There are many different factors to be used by an investor in allocating investment assets including age, debt, and other financial and family factors. It would be worthwhile to mention, however, that the single largest deterrent to making good investment decisions in all economic conditions has been investor EMOTION. The emotions of greed and fear are not equally distributed in the human mind, however. Fear trumps greed by a 2 to 1 ratio. Today, investors need to ask themselves, “Is the U.S. ever going to recover from this economic downturn?” If the answer is “ Yes” then investors should put their fears aside and begin to buy equities. Small investors can buy Exchange Traded Funds or mutual funds and gain the diversification they need to partially allay their fear of another stock market downturn. In my opinion, investors with long-term horizons (5-10 years) are being presented with a compelling investment opportunity.

Small portfolios of individual stocks should be built around a core group of large company equities. Stocks like Proctor & Gamble and Johnson & Johnson pay excellent dividends and, in my opinion, are good examples of such core long-term holdings. (Investors should seek the advice of their financial consultants before investing). The mistake most small investors make is in being too speculative. Remember, becoming wealthy is a long-term process, and there is nothing wrong with getting paid to wait by collecting dividends.

There is always a reason NOT to invest. Wealthy investors are contrarians, and they are always looking to swim against the tide of fear that keeps smaller less experienced investors on the sidelines.

(Bob and Teammember At Work)


The most important research we perform is research designed to identify two or more dominant economic themes. We buy equities for both our Growth and Value investment strategies that are participating in more than one such theme. In other words, we want the stocks we use to have more than one dependable source of revenue and, if possible, we would always prefer a company with a reliable, strong, free-cash flow. Our Growth portfolios are a little more volatile than our Value portfolios, but the two key issues with us are to contain the portfolio risk while continuing to produce exemplary investment returns.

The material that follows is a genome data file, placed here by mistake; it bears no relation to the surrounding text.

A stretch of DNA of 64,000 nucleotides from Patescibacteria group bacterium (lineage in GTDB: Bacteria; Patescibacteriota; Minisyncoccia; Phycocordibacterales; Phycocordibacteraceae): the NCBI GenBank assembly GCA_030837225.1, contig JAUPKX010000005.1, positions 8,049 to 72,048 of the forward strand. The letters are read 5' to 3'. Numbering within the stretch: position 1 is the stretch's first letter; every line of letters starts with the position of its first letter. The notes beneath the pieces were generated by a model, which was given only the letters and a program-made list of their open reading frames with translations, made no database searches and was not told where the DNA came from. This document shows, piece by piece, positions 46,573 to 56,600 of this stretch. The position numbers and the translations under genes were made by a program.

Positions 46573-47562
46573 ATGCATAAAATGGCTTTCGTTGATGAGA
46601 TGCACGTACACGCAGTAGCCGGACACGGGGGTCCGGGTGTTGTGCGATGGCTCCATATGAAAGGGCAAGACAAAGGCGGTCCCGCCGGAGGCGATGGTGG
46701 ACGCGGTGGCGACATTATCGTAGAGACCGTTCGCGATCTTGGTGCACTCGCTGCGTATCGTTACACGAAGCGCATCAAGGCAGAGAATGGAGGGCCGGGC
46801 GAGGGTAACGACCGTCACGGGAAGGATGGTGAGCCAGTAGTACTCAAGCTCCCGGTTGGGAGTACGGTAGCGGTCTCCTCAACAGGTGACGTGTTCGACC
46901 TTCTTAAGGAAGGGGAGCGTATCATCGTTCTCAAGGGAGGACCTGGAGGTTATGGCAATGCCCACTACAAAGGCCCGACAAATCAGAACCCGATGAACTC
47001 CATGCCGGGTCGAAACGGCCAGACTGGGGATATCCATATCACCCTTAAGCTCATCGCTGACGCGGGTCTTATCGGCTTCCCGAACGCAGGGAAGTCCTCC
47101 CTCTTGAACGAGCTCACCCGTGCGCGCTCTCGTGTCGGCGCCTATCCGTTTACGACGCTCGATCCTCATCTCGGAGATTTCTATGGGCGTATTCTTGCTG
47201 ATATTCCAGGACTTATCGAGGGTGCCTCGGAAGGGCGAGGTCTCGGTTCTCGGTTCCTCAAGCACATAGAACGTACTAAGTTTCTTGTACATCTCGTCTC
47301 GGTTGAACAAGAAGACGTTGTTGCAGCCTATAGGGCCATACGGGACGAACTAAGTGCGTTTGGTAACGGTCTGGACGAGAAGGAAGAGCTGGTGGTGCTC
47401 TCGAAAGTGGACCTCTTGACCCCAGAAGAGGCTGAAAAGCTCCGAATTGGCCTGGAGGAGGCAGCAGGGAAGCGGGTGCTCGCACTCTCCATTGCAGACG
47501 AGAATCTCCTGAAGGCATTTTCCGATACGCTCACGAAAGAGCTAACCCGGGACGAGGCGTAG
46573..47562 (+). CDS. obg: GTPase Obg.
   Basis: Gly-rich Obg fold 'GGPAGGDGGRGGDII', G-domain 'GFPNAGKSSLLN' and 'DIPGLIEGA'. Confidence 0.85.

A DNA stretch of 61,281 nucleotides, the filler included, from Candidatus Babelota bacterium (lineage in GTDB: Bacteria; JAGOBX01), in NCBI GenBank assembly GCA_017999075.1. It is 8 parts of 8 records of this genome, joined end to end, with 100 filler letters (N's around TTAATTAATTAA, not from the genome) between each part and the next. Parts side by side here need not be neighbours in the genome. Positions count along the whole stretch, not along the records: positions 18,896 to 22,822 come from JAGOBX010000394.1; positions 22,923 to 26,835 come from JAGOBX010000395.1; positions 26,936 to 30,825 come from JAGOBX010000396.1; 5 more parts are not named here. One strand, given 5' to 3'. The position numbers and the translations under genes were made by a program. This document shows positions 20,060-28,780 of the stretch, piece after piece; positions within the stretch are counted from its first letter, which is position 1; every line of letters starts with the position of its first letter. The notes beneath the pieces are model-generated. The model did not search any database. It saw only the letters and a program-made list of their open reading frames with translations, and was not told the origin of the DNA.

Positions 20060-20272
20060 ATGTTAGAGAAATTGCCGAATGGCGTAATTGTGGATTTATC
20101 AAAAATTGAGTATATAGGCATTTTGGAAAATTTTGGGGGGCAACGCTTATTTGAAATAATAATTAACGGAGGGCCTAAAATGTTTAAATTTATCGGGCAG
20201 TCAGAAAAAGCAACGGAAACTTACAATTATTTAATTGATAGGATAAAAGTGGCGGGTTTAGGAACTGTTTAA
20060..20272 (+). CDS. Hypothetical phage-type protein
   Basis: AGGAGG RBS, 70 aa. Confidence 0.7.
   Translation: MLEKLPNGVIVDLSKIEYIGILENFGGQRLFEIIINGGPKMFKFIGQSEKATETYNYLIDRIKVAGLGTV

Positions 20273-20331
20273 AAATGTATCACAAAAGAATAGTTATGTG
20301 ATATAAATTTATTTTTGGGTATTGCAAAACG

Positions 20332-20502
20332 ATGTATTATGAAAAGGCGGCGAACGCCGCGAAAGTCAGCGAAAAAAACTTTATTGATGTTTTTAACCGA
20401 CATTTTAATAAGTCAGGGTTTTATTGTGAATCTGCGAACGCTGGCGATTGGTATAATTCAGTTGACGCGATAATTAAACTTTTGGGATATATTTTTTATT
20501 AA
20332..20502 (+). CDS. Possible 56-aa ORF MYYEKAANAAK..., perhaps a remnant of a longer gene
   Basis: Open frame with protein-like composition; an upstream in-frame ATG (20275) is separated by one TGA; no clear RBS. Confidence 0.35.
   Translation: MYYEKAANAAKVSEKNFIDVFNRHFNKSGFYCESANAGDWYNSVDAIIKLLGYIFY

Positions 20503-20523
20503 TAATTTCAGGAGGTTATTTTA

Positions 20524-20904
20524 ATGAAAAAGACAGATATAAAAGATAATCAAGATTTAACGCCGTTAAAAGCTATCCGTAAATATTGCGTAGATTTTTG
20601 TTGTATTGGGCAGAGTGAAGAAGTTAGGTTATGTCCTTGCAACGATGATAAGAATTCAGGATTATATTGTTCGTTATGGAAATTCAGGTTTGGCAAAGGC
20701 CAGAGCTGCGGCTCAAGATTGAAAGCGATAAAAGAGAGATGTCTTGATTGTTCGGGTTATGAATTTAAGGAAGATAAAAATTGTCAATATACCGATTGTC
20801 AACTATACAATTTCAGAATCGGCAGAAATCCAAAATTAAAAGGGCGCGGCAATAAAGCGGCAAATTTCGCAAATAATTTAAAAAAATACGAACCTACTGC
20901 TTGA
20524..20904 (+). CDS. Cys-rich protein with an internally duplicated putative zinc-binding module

As I said, we are very risk averse. Our growth strategy allows us to use value stocks to offset the inherent volatility of growth stocks, and our use of a limited number of growth stocks, in conjunction with a greater number of value stocks, is designed to enhance the performance of our Value portfolios.


Certainly, as an investor ages, or takes on more financial responsibility, he or she should consider the role that bonds might play in their portfolio. Bonds are not “bullet proof,” however, they do provide additional stability to a portfolio during a stock market downturn. Having said that, I would also say that it may prove to be very difficult to keep up with inflation with a fixed-income-only portfolio. There are a number of excellent balanced (some stocks and some bonds) mutual funds that can accomplish almost any tolerance for risk that an investor might have.


Our website has a lot of information about our investment Philosophy, Portfolio Managers, Investment Process and Performance over our many years of investment management. If you do not find what you are looking for on our website, just give us a call and we will send you a complete brochure.


Thanks for listening.

Robert W. Nichols, Ph.D.
CEO/Portfolio Manager